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The FAA Approach To Regulatory Compliance – A Checklist

Home Articles The FAA Approach To Regulatory Compliance – A Checklist

The FAA Approach To Regulatory Compliance -A Checklist

By Bill Carey

“What might have once required the use of an enforcement action for a pilot deviation may now involve training, education, or counseling—a compliance action—to resolve,” the agency explains in the issue. “The FAA recognizes that some deviations are caused by a simple mistake or could stem from a lack of training, a lack of knowledge, diminished skills, or procedures that are not working as they should. A compliance action is a more effective way of correcting the issue and preventing reoccurrence.”

The “strategic safety oversight approach” enunciated by the Compliance Program originated in the agency’s Flight Standards Service but has since been adopted by other FAA offices, including the Aircraft Certification Service, the Office of Aerospace Medicine, the Air Traffic Safety Oversight Service, the Office of Airports, the Office of Commercial Space Transportation, the Office of Hazardous Materials Safety, and the Office of National Security Programs and Incident Response.

Since October 2015, the FAA says it has taken more than 44,000 compliance actions to identify the root cause of a safety issue and correct it in the most effective and efficient manner. “That doesn’t mean the FAA still doesn’t rely on enforcement actions (like certificate action) when warranted,” the agency advises. “However, it does show a trend toward a solution that relies more on cooperation and collaboration than punitive measures.”

Following is a summary of FAA Compliance Program elements.

A Just Culture For Safety

Safety inspectors must make a good-faith effort to understand the position of the pilot or organization while ensuring they also communicate the agency’s position on the issue being investigated. They must understand the difference between accountability, which accepts responsibility and looks forward, and blame, which focuses on punishment for what has already occurred. The key to a just safety culture is the ability to determine where the line should be drawn between unsafe acts that can be effectively addressed by using compliance tools (accountability) and unacceptable behavior that requires the use of enforcement action (blame).

The Definition of Compliance

A compliance action is an action taken by the Flight Standards Service, not the certificate holder, for both regulatory and nonregulatory issues.

  • For regulatory (noncompliance) issues, a compliance action is taken to correct a pilot’s, organization’s or noncertificated person’s noncompliance when they are willing to comply with regulatory standards, and when the noncompliance does not meet the criteria for an enforcement action.
  • For nonregulatory (nonconformance) issues, a compliance action is taken to communicate nonconformances, safety hazards, risks, concerns, or recommendations.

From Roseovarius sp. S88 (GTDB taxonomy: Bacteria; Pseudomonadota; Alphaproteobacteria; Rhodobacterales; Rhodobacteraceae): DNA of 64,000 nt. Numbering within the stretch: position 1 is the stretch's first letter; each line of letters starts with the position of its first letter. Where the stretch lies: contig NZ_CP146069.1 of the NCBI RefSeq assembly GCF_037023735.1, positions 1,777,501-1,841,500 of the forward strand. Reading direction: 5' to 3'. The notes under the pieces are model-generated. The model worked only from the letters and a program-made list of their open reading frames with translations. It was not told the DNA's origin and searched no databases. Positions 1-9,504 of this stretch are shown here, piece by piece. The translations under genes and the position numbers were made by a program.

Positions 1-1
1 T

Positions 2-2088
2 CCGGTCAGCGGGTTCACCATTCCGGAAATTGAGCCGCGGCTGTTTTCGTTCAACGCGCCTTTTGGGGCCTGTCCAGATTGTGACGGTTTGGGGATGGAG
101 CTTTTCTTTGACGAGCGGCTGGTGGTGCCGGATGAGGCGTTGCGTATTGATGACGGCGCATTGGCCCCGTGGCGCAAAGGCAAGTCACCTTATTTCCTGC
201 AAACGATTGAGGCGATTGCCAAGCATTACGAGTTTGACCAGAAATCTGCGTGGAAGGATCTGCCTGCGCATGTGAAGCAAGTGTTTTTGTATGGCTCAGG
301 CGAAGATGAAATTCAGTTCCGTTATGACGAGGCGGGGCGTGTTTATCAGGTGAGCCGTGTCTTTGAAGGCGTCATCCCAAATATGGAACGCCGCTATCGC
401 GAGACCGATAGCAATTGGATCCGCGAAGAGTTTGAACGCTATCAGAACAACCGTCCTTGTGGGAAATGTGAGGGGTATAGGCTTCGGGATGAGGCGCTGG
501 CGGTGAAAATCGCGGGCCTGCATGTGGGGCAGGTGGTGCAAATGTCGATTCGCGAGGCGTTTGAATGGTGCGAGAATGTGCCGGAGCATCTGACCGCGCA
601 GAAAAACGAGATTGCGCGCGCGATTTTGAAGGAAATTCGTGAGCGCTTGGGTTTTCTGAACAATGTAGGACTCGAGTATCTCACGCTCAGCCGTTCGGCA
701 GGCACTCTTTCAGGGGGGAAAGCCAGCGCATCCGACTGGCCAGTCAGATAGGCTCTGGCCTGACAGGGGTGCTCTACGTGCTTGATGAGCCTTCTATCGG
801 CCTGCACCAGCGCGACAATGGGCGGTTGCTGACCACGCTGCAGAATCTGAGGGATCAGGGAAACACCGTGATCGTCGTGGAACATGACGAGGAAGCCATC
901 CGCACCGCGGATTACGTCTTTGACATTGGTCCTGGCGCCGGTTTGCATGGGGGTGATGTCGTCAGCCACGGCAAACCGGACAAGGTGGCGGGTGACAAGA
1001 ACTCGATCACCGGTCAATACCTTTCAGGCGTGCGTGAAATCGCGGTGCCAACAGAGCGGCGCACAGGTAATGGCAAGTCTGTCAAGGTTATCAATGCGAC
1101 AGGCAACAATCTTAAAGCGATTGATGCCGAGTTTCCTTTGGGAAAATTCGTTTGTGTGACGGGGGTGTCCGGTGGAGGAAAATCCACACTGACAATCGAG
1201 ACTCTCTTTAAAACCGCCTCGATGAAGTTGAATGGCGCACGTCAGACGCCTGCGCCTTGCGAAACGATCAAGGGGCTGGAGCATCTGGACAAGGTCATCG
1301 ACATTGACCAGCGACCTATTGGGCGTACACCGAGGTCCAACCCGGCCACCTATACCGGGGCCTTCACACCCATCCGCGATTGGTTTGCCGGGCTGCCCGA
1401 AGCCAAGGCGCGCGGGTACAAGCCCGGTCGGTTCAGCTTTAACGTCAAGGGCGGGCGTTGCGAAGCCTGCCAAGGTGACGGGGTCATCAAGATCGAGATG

The FAA defines “noncompliance” as not complying with a statute, regulation, or an order issued pursuant to a statute or regulation. It uses the term noncompliance when a deviation to a regulatory standard has occurred.

The term “nonconformance” is defined as not complying with an organization’s requirements, policies, and procedures to include risk controls developed by the organization. These are considered by the FAA as nonregulatory deviations.

Types Of Compliance Actions

FAA compliance actions include counseling, education, on-the-spot correction, additional training, and remedial training.

  • Counseling: Can be written or oral. It may be used at any appropriate time to clarify a person’s understanding and convey regulatory information, best practices, or safety concerns/issues, including the recommendation of additional training or education where no noncompliance occurred.
  • Education: An action that provides or makes referrals for safety, training, or other aviation educational resources, such as those found at or other publicly available sources, to share best practices or recommend additional study in areas of identified risk.
  • On-The-Spot Correction: A quick fix of a simple mistake, or a quick fix of a condition that could have resulted in noncompliance had an operation occurred, and which does not require additional follow-up. The fix must be observed and verified by the FAA.
  • Additional Training: Any training for individuals through their organization’s approved training program, through another required training program for their job function, or the FAA Safety Team (FAASTeam) remedial training program.
  • Remedial Training: Safety inspectors recommend remedial training for certificated pilots when training is the appropriate action to take for noncompliance with statutory or regulatory standards.

The Compliance Action Decision Process (CADP)

The CADP begins when the FAA becomes aware of a potential problem and details how the safety inspector completes the notification requirement. The next step is where the safety inspector investigates, analyzes, and assesses the problem. They identify who was involved, what happened, what regulatory or statutory requirement, if any, was not complied with, and when and where the problem occurred.

With the data identified and verified, the safety inspector will conduct a root cause analysis of the problem to understand why it happened. When the analysis is complete, the safety inspector can determine whether or not noncompliance occurred and if a compliance action is appropriate

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